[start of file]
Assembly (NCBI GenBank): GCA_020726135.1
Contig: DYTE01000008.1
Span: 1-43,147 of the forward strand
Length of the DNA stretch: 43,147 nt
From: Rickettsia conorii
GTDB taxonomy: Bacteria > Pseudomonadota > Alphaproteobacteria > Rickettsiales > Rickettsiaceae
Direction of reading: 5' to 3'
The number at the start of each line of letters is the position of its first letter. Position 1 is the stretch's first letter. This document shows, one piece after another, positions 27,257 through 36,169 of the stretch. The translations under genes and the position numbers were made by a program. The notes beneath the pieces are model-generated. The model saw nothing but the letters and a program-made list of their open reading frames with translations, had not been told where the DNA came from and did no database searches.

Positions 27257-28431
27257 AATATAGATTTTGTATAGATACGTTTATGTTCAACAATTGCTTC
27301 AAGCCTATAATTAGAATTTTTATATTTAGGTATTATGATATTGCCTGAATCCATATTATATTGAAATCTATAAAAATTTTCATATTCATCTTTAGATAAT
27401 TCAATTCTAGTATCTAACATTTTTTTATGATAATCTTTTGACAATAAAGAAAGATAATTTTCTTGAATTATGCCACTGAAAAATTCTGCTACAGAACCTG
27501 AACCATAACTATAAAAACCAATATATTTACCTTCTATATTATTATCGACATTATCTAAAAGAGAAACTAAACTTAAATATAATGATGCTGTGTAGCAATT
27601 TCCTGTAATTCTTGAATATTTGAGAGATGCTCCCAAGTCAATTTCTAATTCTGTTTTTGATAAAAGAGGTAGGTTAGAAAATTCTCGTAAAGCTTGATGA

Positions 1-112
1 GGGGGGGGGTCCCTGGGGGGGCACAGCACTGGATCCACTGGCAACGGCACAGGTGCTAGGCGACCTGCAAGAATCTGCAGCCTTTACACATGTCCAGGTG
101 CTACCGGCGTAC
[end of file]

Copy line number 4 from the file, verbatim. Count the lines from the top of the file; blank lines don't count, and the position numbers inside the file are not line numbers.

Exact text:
Length of the DNA stretch: 43,147 nt